Renaissance of the Doppler technique for exoplanet studies
Terrestrial worlds are a natural outcome of the planet formation process. This result, now secure thanks to measurements from NASA's Kepler space mission, is one of many that we can attribute to the transit method, which relies on the small diminution of light caused by an exoplanet transiting across the disk of its parent star. We also now know that: the frequency of rocky planets located in or near the habitable zone is several tens of percent;1 M-type stars have a propensity to form terrestrial worlds;2 and multiplanet systems are abundant.3 The earliest exoplanet results, however, were obtained using the Doppler radial velocity (RV) technique, which relies on ground-based observations to detect a star's motion due to orbiting planets. Given the multiplex capabilities of space-based transit missions such as Kepler (now ongoing as the ‘K2’ mission) and the much-anticipated Transiting Exoplanet Survey Satellite (TESS),4 one might ask: what role will the RV technique play in the future?
Part of the answer is that the RV field is gradually moving away from survey operations toward dedicated follow-up observations to provide mass and density estimates of nearby planets detected through other means. For instance, order-of-magnitude calculations show that many thousands of nights of observations will be required collectively across the exoplanet research community just for TESS RV support alone. Furthermore, Doppler signals of the most exciting planet candidates in the TESS era will fall well below the detection threshold of existing instruments, which have been stuck at ∼1m/s precision for years. These supply and demand considerations, combined with challenging science requirements, have rejuvenated interest in improving the Doppler method.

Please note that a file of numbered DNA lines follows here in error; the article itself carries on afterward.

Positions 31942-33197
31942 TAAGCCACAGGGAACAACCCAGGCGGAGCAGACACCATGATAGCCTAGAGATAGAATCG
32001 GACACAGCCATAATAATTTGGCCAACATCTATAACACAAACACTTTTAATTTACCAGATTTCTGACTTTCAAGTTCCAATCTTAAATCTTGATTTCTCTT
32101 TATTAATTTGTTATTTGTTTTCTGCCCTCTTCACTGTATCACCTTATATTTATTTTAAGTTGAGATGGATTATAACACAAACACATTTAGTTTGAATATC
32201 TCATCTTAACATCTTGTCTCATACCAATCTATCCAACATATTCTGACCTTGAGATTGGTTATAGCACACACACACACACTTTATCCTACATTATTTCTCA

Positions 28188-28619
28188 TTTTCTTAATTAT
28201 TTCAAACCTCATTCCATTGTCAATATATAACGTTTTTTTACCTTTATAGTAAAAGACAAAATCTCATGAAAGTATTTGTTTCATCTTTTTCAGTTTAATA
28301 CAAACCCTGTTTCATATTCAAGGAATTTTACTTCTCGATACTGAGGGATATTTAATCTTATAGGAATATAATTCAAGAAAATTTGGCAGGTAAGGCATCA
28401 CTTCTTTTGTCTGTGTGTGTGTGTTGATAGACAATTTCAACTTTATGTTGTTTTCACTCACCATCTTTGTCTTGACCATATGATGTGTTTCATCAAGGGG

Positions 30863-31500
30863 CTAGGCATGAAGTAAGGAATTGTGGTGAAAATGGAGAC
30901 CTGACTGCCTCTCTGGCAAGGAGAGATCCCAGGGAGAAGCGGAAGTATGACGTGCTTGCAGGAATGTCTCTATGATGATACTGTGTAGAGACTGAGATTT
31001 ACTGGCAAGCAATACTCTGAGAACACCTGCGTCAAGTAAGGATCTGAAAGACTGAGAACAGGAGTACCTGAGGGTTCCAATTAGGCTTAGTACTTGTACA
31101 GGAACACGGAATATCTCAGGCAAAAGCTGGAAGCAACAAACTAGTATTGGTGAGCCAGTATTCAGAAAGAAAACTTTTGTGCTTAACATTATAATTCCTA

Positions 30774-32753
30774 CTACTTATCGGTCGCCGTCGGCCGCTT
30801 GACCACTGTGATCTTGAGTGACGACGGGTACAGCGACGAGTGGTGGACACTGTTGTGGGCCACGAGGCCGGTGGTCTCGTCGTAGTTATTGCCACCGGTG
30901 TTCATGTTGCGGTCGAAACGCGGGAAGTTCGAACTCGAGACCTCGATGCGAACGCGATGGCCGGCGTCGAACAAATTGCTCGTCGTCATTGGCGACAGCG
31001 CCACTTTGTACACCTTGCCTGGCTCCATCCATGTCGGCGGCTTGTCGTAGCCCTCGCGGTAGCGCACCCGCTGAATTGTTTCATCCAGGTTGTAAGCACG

Recognizing the urgent need for ground-based follow-up resources, NASA and the National Science Foundation have embarked on a joint program called NN-EXPLORE to support the development of a new precision spectrometer for the 3.5m WIYN telescope at Kitt Peak National Observatory. The motivation for building a dedicated RV spectrometer is based in part on the voice of the exoplanet community, in the form of the Exoplanet Program Analysis Group (ExoPAG), which recently concluded a comprehensive study of the Doppler method.6 In particular, ExoPAG recommended that US astronomers procure (at least) four instruments to meet NASA mission science objectives.
First, an instrument comparable to the High Accuracy Radial velocity Planet Searcher (HARPS) on a 4m-class telescope is needed. (The original HARPS has been operating since 2003 on the European Southern Observatory 3.6m telescope in Chile.) The NN-EXPLORE program will satisfy this requirement.
Second, a new, stable spectrograph on a 10m telescope must be made available for long-term and consistent use in order to access relatively faint targets and provide sufficient temporal sampling of astrophysical jitter on the brightest stars.7
Third, an infrared-optimized spectrometer is needed to survey nearby M-stars and assess the wavelength dependence of stellar jitter. An infrared revolution may be on the horizon with the infrared spectrographs of CARMENES and the Habitable-zone Planet Finder slated for commissioning within the year. Precise infrared measurements are needed to complement years of visible-light observations and provide a lever arm for understanding stellar activity.